This is just another indication that the variable annuity marketplace continues to consolidate with a number of changes in players during the past few years.  The consolidation of players has resulted in the top 5 insurance companies controlling roughly half of the market.  Consider just a few examples, with potentially more to come:

  • Genworth announced an exit from the variable marketplace in 2011
  • Sun Life Financial exited the marketplace in early 2012
  • John Hancock announced that it restricted its annuity distribution to a limited number of broker dealers
  • ING stopped sales of annuities in 2009, and then took a charge of $1.5B in 2011 due to lower interest rates and stock market
  • Metlife, Prudential, and Jackson National, all in a relatively healthy position, revamped their product suite and captured significant market share with sound products and effective risk management strategies

While all of this consolidation continues, CIOs should be preparing.  For CIOs in businesses that intend to remain active in the annuity marketplace, they should look at how they can implement solutions to improve in the areas of risk management, hedging, and with their actuarial systems.  For CIOs in businesses that are exiting the marketplace, contemplating an exit, or cutting back on annuity exposure there may be an opportunity to outsource their closed blocks of business to lower operational expenses and allow the business to focus on their core business strategy.

This should be a very interesting year in the annuity marketplace !

More Banks Increasing IT Spend in Small Business Than Any Other Area

Matthew Josefowicz

One of my Novantas colleagues will be previewing some of Novarica’s upcoming research today at the 16th Annual Small Business Banking Conference that shows more banks will be increasing IT spend in small business than in any other business area for 2012. (Read full press release here)

With small business consistently cited as a potential source of job growth, it’s exciting to see banks gearing up to support this critical sector with new technology capabilities. While much of the investment will be around channels (including online, mobile, and branch), we’re also seeing investments planned in analytics and straight-through processing, which should help banks expand their ability to loan to small businesses.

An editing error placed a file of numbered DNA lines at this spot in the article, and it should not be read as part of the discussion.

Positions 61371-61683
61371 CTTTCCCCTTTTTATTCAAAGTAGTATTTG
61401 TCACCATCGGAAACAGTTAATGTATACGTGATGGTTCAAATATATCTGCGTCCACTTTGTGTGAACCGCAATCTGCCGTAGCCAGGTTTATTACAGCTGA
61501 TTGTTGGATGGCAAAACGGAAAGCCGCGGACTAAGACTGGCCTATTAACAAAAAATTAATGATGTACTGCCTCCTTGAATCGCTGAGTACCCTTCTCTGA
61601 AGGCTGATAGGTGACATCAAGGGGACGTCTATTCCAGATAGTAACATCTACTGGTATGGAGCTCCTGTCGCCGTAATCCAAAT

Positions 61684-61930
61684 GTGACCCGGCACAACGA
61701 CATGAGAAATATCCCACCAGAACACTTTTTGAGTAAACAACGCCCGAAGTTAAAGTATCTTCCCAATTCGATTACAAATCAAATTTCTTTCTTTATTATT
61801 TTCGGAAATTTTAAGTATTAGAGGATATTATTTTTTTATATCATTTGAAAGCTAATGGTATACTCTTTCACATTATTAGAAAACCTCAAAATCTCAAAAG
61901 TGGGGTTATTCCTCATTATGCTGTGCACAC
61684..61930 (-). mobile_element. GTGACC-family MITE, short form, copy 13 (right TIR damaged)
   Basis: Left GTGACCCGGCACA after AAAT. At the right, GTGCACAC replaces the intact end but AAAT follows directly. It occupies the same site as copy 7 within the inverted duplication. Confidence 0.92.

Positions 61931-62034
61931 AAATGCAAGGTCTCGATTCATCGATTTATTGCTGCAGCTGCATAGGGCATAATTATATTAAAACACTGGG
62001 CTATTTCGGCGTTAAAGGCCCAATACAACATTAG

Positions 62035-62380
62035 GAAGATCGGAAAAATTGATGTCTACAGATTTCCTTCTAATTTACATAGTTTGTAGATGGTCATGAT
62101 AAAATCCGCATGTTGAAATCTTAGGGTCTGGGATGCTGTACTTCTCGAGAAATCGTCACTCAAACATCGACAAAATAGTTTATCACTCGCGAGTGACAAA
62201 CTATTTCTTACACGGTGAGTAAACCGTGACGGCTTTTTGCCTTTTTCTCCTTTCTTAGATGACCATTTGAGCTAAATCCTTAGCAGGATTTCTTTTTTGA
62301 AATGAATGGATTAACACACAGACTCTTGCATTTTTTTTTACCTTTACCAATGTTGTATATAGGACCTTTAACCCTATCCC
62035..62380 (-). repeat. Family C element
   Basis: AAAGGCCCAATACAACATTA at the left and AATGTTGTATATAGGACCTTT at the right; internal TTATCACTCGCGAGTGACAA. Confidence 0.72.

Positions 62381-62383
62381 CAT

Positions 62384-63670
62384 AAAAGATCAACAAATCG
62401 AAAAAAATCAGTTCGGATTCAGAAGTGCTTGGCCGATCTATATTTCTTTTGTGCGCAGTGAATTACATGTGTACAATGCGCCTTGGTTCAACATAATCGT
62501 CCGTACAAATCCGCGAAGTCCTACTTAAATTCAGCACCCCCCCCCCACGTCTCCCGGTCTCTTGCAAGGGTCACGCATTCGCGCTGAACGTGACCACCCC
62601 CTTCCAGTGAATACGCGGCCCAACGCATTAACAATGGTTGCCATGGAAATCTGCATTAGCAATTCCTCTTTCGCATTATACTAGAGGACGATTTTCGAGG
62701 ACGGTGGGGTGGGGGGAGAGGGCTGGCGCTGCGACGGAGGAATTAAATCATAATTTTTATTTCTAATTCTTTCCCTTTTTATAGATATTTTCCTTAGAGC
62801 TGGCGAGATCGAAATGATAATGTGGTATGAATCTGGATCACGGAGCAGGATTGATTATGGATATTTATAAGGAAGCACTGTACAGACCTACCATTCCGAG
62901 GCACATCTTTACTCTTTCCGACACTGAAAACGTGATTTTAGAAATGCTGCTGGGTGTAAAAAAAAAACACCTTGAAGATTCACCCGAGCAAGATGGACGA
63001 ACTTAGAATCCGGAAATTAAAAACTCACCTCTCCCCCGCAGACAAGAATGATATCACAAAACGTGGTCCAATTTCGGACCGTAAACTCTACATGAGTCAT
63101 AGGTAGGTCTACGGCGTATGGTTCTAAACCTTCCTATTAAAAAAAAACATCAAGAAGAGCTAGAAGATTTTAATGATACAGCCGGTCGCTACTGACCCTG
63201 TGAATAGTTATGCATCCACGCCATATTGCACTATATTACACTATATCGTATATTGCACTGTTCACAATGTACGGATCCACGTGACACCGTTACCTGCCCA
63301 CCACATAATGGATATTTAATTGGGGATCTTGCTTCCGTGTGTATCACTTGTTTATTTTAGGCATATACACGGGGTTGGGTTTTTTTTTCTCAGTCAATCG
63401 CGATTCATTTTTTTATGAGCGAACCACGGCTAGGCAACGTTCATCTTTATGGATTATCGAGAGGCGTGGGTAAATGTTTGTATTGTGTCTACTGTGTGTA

This research was conducted among CIO members of the Novarica Banking Technology Research Council. Full results will be published next week.

Innovator, Innovate Thyself

Matthew Josefowicz

At the close of my 8th annual appearance on the ACORD/LOMA analyst panel on Monday, which was titled “Innovate or Die,” the very last question from the floor asked me and my colleagues from other leading analyst firms how we had innovated our businesses. It was a good question and a somewhat unexpected one. But I did have an answer:

We got rid of the salesmen.

In the expertise and advice business, the people are the product. So we give our clients and prospects direct access to the people. No service center, no salesmen. In addition, we’re the only research/advisory firm I know of that guarantees staff continuity in our contracts — if their favorite expert leaves the firm, we’ll give our clients the option to cancel their service.

Our innovation in the analyst firm business model is partly driven by the changes in information technology. In an age of information overload, salesmen are no longer the unique informational resource they used to be. And although valuable information still is often delivered in written form, written information is no longer as scarce as it was. What is still scarce, and valuable to our clients, is direct personal access to experts who can contextualize specialized information to their specific needs.